In this episode of FoodNavigator-USA’s Investing in the Future of Food, Madeline Haydon, who launched the nutpods brand in 2015, explains the small amount of autonomy and control that young brands give up when they team with a third-party e-commerce retailer is well-worth the added benefits and extra exposure that websites like Amazon offer. However, she notes, when teaming with a third-party retailer, it is better to be a seller rather than a vendor. She also shares strategies for how to maximize success online and then leverage those sales to secure shelf space in brick and mortar stores.
Launching online vs in stores
Haydon advocates that startups team with a third-party retailer for e-commerce as soon as possible because it will significantly extend their reach and boost brand awareness beyond what they can do on their own e-commerce site.
For example, she explained that if consumers can’t remember a startup’s brand they won't be able to find its web page or e-commerce site. In these cases, most consumers will search for the brand, using key words or a description on popular e-commerce sites, such as Amazon. And if the brand isn't sold there, they could give up the hunt and opt instead for a competing product, she warned. Similarly, she noted that startups can pay to have their images and links pop-up when consumers search for direct competitors – helping to align the product and its use in consumers’ minds.
Haydon also argues that modern consumers may be more trusting of online retailers, such as Amazon, because they offer reviews, easy returns and lightening deals.
“There are a lot of defensive modes that Amazon has built,” she noted.
3 reasons to opt for seller rather than vendor on Amazon
To best leverage those “defensive modes,” Haydon recommends that startups launch on Amazon as sellers, rather than vendors, even though doing so may be more difficult in the short run.
“When brands launch on a third-party site, like Amazon, it is either as a vendor, which means you sell to Amazon and then Amazon is like any retailer that can set whatever their retail price is, or you can be seller and as a seller you control your inventory levels, you replenish your inventory levels, you set the pricing, you set the promotions,” she explained.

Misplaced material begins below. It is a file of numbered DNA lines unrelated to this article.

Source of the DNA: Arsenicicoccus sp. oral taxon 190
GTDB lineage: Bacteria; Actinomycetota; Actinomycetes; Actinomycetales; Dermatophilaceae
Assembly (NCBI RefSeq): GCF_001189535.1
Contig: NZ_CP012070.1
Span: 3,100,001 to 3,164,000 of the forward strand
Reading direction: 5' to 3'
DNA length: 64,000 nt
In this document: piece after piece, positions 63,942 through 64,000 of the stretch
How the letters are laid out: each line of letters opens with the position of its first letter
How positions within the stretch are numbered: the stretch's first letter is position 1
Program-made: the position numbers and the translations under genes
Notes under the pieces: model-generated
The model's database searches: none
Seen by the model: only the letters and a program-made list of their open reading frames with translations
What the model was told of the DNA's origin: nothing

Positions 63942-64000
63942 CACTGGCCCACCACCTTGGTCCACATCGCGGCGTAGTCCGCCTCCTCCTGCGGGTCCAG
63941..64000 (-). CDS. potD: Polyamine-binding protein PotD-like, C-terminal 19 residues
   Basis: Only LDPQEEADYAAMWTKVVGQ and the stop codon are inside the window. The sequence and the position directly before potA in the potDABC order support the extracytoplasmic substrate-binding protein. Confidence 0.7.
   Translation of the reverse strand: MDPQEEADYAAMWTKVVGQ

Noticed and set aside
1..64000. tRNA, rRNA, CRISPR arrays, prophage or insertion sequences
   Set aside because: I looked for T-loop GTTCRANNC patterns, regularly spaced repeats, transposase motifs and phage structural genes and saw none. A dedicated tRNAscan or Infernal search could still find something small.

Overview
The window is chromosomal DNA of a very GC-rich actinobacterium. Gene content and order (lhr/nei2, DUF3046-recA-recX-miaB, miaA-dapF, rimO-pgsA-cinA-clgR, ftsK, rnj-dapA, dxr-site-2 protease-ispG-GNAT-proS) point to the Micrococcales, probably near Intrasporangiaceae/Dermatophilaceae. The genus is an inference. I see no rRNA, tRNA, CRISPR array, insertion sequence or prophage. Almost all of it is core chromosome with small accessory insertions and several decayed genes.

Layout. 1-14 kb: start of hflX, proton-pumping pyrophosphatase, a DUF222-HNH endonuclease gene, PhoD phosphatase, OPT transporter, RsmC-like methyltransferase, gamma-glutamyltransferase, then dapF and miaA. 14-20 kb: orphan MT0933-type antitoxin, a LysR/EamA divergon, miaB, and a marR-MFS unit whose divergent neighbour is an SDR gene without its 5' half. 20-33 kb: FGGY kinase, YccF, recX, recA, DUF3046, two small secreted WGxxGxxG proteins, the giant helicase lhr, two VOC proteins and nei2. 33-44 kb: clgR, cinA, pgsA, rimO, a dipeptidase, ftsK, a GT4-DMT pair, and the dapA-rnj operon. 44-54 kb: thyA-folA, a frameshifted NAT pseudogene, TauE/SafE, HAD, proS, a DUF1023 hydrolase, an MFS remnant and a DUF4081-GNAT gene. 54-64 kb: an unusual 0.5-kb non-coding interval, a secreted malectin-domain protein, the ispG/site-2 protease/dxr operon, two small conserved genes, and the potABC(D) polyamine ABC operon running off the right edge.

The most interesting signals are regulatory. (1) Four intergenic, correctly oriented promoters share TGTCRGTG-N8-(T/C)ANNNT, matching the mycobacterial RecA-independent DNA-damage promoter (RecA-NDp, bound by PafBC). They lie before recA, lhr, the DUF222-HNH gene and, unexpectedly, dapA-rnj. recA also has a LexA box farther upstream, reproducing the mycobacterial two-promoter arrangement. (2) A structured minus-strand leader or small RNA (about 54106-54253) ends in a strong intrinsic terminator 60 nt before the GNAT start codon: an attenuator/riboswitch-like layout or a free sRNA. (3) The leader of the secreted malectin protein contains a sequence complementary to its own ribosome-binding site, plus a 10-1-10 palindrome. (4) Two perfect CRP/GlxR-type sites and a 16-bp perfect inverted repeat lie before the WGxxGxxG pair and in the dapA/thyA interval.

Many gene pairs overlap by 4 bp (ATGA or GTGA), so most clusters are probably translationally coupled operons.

This gives companies greater strategic control, but in exchange they must forgo an immediate purchase order and paycheck that comes with being a vendor, she said, acknowledging this can be a tough choice for startups with limited cashflow.
The second reason that Haydon said nutpods opted to be a seller on Amazon rather than a vendor is that sellers have better cash terms.
“As a vendor to Amazon it is net 45 days and you also have some expectations on trade promotions. On the seller’s side, net 15, which is so critical for any startup bootstrapping,” she said. “And the other thing, too, is being able to quickly turn your cash flow to afford new production and be able to invest is just really critical.”
The third reason it behooves startups to launch on Amazon as a seller is the retailer does not share its data, which allows small companies to grow stealthily without larger competitors tracking them until they are a sizable opponent, Haydon said.
Launching online first through a third-party, such as Amazon, also can help young brands secure shelf space in brick and mortar stores with potentially fewer slotting fees and more SKUs, Haydon said.
“If you also grow and start your business online, when it is time to transition into retail you can leverage that success. Instead of being a cold, unknown brand where hopefully you will do well for the retailer, you can say, look … we are already selling a multimillion dollar business online and here are the regions where we sell,” she said. “That is really powerful to show a retailer instead of just saying, ‘please, give me a chance.’”